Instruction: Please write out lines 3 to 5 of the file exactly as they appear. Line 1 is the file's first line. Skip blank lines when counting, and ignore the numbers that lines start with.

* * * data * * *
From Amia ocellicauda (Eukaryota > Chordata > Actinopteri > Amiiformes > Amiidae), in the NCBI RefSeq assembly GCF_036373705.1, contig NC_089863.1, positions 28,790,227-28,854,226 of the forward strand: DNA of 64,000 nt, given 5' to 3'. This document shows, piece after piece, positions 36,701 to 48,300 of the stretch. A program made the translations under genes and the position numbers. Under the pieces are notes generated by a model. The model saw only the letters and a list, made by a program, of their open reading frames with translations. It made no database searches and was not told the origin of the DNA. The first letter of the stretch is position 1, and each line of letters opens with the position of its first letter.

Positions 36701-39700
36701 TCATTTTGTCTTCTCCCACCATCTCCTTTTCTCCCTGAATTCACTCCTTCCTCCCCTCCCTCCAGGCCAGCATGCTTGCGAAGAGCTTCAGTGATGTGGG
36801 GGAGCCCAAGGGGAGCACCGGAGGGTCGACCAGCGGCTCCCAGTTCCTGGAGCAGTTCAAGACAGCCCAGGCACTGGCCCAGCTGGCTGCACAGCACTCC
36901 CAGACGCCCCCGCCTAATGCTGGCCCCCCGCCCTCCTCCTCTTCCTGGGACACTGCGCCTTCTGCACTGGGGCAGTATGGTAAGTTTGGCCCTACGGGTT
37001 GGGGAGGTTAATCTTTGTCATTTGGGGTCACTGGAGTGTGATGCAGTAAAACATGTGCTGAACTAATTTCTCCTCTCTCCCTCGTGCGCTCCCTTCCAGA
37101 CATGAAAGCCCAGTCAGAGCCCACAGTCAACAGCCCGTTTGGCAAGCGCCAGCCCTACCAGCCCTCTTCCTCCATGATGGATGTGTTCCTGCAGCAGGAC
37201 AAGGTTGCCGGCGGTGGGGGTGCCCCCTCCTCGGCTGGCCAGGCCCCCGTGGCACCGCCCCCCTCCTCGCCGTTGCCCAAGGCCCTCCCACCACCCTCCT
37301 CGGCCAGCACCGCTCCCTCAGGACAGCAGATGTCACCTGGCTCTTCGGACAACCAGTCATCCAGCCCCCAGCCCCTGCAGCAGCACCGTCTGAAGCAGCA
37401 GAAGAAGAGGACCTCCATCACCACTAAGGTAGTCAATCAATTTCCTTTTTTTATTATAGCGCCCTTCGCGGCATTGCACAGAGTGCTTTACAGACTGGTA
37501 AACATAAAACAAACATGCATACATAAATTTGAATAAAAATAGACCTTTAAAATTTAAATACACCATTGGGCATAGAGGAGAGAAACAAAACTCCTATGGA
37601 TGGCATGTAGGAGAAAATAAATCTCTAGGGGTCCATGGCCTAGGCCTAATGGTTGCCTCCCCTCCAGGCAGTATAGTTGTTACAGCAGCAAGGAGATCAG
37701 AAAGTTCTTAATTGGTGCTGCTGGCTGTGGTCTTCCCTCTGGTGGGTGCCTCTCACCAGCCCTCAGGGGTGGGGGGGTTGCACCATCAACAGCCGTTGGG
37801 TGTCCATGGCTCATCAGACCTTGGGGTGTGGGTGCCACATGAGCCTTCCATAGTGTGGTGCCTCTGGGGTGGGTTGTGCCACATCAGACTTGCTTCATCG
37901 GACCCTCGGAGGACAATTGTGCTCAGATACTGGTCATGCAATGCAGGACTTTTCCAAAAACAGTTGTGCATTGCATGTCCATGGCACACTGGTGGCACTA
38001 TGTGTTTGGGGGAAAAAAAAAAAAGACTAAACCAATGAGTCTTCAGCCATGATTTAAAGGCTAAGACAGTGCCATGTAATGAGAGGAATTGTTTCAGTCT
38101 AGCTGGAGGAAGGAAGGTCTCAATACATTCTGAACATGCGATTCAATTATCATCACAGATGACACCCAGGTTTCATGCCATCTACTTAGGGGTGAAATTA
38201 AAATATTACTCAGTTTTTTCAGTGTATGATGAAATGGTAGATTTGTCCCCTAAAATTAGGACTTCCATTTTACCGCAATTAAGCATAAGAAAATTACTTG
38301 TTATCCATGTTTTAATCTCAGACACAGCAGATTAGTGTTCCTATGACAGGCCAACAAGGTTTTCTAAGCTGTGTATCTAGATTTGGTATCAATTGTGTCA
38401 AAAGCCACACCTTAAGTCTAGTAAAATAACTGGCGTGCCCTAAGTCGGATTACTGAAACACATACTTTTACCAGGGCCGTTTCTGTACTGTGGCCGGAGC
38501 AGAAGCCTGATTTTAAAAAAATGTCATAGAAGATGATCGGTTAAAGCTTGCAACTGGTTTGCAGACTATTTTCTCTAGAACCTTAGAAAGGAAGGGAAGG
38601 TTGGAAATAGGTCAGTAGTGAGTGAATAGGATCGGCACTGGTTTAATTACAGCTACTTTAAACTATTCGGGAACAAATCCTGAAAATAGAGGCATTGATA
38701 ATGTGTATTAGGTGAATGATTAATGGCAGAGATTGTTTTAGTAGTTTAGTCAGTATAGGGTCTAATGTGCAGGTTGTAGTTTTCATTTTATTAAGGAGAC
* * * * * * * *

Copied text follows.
36701 TCATTTTGTCTTCTCCCACCATCTCCTTTTCTCCCTGAATTCACTCCTTCCTCCCCTCCCTCCAGGCCAGCATGCTTGCGAAGAGCTTCAGTGATGTGGG
36801 GGAGCCCAAGGGGAGCACCGGAGGGTCGACCAGCGGCTCCCAGTTCCTGGAGCAGTTCAAGACAGCCCAGGCACTGGCCCAGCTGGCTGCACAGCACTCC
36901 CAGACGCCCCCGCCTAATGCTGGCCCCCCGCCCTCCTCCTCTTCCTGGGACACTGCGCCTTCTGCACTGGGGCAGTATGGTAAGTTTGGCCCTACGGGTT